First Black woman mayor elected in San Francisco commits to disrupting the gross inequities under her Administration.
London Breed seemed to be the longshot on election night in San Francisco’s mayoral election.
Although she initially trailed behind State Senator Mark Leno, the race is now so close that it took the Department of Elections a week to produce most of the ballots . The days grew tense as there were small shifts in voting numbers, election reports started to show that Breed caught up to Leno, then eventually passed him. Leno conceded on Wednesday morning, June 13.
A long fought victory, Breed, was as a San Francisco Board supervisor. She served for six weeks as acting mayor last year when Mayor Ed Lee died of a sudden heart attack. In a surprising move, the Board voted her out of the position then replaced her with Mark Ferrell, a venture capitalist. The political joust caused an uproar. Ferrell also ran for mayor.
Breed is the first Black woman mayor of San Francisco and the only woman mayor to currently lead one of top 20 major cities. During her victory speech, Breed identified several poignant issues that she would tackle: housing, homelessness, mental health, drug addiction, education and police reform.
For Breed, housing is on the top of the list in a city now known for its tech-heavy companies and residents. “With all this economic growth and wealth and all that exists in San Francisco, homelessness continues to be a challenge. ” Breed pointed out as spoke to the crowd.In addition, she plans on curtailing homeless by addressing the fact that many who are homeless have mental health and drug addiction issues.
“We have to make changes in our bureaucratic process that gets in the way of housing production in San Francisco. I want to make sure [of] that [for] the next generation of San Franciscans. I don’t want what happened to me and my friends to happen to the next generation,” said Breed at her victory speech.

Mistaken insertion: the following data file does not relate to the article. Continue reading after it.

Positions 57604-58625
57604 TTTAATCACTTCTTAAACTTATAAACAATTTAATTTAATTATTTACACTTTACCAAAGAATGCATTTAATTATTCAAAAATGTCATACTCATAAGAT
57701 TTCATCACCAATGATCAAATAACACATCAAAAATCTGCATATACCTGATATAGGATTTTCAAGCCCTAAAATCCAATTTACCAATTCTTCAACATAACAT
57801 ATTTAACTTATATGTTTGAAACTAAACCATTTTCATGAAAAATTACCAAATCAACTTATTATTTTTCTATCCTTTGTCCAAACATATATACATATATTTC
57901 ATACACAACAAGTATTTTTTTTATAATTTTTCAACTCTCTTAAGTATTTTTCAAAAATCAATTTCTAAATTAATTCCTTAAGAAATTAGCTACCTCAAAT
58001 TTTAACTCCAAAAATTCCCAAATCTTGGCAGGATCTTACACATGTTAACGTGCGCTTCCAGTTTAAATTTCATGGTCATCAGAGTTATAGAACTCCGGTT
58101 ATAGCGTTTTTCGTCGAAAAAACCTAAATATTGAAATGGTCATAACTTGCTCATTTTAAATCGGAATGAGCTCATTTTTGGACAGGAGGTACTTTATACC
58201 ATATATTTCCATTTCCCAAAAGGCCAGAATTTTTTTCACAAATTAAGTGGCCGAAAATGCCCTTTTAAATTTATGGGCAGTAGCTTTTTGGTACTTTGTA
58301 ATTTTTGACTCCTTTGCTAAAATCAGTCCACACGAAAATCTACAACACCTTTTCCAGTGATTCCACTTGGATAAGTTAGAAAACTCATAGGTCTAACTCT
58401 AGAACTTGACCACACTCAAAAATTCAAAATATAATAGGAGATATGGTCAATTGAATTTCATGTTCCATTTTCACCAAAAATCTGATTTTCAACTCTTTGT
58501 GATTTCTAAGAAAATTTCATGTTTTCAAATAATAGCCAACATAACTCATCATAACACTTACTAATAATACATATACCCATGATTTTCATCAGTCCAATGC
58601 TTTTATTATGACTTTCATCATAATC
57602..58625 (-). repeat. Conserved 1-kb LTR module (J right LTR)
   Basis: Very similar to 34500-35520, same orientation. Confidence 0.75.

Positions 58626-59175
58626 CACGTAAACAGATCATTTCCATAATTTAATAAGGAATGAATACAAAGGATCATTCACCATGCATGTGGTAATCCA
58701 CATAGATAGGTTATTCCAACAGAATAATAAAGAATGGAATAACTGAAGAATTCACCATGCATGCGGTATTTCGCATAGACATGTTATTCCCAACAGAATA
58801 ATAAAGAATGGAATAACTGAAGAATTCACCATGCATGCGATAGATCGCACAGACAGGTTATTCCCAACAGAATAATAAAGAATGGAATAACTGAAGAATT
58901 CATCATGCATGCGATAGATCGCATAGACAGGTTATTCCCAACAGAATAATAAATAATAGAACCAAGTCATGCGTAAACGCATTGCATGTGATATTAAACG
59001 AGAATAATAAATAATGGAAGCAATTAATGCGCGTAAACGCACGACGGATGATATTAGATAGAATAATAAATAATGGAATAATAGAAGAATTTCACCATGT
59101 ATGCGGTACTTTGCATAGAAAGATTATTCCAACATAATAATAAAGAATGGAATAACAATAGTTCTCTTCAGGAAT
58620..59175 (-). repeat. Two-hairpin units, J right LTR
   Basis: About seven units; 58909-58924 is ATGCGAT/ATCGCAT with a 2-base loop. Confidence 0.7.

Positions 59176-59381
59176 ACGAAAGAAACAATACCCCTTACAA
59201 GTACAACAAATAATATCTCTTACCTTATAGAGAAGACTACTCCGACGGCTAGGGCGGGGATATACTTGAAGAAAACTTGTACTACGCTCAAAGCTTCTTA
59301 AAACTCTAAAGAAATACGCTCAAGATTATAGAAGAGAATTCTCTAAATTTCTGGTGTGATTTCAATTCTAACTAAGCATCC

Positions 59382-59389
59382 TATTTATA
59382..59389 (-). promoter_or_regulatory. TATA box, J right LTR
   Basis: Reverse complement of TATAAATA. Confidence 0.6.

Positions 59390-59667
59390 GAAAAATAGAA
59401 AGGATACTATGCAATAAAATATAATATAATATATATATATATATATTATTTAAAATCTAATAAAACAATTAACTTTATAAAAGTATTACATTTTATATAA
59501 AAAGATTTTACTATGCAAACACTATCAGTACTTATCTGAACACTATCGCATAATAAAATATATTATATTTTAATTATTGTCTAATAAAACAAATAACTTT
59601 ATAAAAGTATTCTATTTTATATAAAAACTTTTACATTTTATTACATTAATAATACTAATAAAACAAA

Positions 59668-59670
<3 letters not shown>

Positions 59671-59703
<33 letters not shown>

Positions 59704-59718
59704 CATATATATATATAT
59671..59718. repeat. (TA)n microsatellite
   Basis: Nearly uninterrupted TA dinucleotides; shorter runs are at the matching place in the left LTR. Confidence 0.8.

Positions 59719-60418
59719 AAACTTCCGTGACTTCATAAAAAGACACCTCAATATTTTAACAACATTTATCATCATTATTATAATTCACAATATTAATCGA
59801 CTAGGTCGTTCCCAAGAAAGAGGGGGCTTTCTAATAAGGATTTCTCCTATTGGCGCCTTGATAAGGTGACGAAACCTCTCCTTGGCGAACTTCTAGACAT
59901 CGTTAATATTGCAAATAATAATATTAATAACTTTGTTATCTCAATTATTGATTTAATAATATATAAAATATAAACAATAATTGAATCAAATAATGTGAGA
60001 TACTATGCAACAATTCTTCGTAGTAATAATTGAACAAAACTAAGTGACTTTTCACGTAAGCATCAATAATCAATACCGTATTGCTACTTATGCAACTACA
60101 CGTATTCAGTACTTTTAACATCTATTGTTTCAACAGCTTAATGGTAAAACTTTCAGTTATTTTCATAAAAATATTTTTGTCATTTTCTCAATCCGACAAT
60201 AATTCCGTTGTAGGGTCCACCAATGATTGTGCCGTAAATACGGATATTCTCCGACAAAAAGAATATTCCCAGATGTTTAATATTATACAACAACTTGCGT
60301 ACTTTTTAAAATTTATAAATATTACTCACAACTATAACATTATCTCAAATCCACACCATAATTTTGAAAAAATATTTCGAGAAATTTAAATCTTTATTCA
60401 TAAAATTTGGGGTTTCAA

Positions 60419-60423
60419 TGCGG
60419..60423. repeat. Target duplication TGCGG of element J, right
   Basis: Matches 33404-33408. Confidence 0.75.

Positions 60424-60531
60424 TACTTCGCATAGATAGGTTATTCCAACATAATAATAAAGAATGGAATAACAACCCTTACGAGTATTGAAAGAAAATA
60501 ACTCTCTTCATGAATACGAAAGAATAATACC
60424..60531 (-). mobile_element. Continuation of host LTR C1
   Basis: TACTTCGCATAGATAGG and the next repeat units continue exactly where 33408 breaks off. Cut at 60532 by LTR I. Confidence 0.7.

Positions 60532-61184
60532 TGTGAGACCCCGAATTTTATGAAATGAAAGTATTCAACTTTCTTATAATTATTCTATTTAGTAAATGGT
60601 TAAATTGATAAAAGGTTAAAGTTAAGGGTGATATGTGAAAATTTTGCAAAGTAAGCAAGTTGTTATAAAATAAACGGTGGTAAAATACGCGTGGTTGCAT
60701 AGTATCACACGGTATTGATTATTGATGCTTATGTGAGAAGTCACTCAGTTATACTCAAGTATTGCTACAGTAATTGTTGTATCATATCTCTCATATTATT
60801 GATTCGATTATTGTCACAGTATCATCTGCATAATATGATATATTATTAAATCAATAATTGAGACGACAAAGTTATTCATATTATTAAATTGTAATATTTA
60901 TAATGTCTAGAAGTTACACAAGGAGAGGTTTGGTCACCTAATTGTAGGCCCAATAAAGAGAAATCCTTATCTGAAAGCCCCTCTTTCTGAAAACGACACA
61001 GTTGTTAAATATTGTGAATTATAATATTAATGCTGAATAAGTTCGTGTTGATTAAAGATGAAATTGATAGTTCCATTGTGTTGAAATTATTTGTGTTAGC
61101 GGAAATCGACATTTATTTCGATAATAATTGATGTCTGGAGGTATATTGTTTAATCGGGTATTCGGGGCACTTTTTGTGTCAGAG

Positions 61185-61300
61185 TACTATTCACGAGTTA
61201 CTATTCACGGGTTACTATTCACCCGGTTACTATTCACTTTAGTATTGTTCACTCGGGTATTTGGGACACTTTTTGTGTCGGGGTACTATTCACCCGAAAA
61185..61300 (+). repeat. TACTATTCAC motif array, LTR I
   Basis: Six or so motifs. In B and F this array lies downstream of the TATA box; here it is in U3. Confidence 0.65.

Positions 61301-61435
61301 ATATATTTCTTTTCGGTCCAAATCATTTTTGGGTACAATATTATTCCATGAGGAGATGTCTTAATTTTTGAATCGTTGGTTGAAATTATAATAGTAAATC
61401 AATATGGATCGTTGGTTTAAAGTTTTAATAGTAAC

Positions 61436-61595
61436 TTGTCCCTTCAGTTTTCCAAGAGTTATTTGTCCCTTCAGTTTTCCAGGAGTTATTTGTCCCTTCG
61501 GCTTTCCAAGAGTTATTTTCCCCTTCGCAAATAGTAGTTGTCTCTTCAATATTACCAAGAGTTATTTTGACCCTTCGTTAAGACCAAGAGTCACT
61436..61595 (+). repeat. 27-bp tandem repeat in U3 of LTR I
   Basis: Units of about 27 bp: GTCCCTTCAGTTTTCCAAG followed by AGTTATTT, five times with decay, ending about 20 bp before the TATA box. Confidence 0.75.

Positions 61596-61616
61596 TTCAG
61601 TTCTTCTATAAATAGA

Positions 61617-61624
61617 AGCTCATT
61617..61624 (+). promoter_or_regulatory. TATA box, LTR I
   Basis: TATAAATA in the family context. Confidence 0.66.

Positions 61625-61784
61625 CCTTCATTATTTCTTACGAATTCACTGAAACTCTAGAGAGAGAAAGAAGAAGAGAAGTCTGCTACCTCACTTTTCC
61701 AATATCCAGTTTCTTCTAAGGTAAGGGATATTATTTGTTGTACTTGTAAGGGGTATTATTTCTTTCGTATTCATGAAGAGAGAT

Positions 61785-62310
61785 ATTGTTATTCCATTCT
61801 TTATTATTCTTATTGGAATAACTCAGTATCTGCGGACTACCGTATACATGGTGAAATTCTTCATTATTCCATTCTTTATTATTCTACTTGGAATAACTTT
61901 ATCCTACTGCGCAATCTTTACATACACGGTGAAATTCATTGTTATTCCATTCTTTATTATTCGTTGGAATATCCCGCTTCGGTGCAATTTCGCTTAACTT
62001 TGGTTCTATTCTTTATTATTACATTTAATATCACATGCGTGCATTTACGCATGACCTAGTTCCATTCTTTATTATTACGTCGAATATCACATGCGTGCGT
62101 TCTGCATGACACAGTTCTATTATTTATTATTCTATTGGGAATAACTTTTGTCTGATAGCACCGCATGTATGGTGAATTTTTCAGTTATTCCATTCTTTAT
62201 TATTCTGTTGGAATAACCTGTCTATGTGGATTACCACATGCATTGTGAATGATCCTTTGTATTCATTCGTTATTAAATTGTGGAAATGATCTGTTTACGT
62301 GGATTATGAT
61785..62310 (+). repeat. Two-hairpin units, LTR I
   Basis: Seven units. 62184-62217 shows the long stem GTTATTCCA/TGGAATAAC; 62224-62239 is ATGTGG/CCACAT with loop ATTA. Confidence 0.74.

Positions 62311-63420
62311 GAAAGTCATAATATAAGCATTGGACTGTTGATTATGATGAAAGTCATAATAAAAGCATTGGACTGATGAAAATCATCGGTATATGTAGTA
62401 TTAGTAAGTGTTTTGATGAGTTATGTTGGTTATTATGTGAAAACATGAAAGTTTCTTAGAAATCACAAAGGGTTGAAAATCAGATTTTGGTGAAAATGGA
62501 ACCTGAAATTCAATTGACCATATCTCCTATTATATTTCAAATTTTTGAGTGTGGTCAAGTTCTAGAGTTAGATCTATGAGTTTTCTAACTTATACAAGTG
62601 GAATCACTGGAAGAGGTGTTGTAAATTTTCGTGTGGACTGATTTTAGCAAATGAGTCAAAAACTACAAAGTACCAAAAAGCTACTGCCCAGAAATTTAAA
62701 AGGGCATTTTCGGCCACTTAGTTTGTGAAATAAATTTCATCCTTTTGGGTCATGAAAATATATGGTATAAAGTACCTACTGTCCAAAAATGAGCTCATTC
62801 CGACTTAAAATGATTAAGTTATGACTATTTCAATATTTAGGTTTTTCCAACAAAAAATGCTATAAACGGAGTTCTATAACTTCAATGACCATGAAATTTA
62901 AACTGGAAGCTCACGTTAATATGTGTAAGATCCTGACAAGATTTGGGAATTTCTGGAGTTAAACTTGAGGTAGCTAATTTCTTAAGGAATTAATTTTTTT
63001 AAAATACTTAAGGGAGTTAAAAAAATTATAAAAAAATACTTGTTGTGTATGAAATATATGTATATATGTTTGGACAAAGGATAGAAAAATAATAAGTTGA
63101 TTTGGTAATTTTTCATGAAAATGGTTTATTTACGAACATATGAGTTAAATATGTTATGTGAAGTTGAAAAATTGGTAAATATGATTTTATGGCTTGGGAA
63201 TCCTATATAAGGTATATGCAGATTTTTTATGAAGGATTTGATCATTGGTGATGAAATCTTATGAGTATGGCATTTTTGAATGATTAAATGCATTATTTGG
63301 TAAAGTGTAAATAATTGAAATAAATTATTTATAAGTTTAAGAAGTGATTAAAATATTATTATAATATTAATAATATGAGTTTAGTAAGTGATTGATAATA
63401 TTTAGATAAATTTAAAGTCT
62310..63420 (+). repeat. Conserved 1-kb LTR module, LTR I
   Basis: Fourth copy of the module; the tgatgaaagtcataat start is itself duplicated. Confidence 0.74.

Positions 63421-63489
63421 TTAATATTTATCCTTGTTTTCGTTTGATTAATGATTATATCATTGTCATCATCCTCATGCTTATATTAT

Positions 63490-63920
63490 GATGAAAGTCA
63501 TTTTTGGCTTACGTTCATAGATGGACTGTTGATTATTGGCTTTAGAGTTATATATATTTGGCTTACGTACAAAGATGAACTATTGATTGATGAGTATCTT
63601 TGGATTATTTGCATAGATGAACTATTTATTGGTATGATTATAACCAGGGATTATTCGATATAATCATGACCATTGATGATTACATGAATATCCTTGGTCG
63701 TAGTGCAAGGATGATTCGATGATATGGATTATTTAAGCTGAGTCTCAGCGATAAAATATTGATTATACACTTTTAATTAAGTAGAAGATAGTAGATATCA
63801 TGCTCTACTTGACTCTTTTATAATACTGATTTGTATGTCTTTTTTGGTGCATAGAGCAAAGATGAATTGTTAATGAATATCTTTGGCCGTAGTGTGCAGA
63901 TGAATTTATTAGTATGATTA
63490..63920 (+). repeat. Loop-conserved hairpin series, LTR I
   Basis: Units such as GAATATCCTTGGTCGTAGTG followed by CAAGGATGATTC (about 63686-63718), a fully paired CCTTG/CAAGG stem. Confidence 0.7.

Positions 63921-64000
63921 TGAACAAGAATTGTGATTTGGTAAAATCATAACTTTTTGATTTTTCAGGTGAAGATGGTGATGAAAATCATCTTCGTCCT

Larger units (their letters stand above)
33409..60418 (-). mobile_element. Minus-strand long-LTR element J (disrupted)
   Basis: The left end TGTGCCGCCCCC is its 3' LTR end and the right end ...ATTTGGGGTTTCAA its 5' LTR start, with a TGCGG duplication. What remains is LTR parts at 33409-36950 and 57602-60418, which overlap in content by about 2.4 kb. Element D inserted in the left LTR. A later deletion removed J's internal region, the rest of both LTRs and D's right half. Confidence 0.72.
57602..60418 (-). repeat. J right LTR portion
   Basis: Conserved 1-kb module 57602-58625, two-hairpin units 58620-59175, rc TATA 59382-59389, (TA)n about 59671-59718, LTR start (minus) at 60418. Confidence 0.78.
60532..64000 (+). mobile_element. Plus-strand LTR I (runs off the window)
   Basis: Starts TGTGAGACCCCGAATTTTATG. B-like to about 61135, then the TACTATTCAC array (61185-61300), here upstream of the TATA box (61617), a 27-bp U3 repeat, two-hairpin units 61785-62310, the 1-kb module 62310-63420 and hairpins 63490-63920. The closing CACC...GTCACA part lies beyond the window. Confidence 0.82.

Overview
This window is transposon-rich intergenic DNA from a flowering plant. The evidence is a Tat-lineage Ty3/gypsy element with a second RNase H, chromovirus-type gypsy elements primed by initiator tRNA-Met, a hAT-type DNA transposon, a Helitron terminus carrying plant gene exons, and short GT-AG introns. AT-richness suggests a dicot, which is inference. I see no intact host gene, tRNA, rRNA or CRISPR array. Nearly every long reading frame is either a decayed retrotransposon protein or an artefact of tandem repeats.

Born in the Bay Area and reared in San Francisco by her grandmother, she decided to speak near Rosa Parks elementary, the school she attended as a child.
“I think about this school. I think about the people I went to school with and I think about the fact that many of them don’t live here anymore.”
She emphasized, “We have to build more housing. We have to build more housing. And I will be relentless in my pursuit to get the job done.”
Breed grew up in the Western Addition neighborhood, a part of the Fillmore District that was once considered the cultural and economic hub of San Francisco’s African-American residents.Today, there are barely any Black constituency left.
“If it wasn’t for a community that believed in me and supported me and raised me and did what was necessary to make sure that I was a success, I would not be here. But the problem is, I am the exception and not the norm. As mayor, I want to change what is normal in this city,” Breed said to a congratulatory crowd.
The Western Addition along with Bayview Hunter’s Point, an area in the southern part of the city where Black enclaves existed, have dramatically shifted due to decades of Blacks being pushed out. Since the late 1980s, city policy and rising housing costs weakened an African-American population that lived in the area since the city was built in the 1800s. Most Blacks moved in the mid-nineteenth century from Louisiana, Texas, Alabama, and Arkansas during the Great Migration.
Breed pointed out that she also plans to address the heroin drug surge in San Francisco by creating safe injection sites. “It’s not about making it easy for people to use drugs, it’s about treatment on demand.”
Finishing her speech which challenges the city’s status quo, Breed thanked her grandmother who is now deceased. “She is here in spirit,” she said.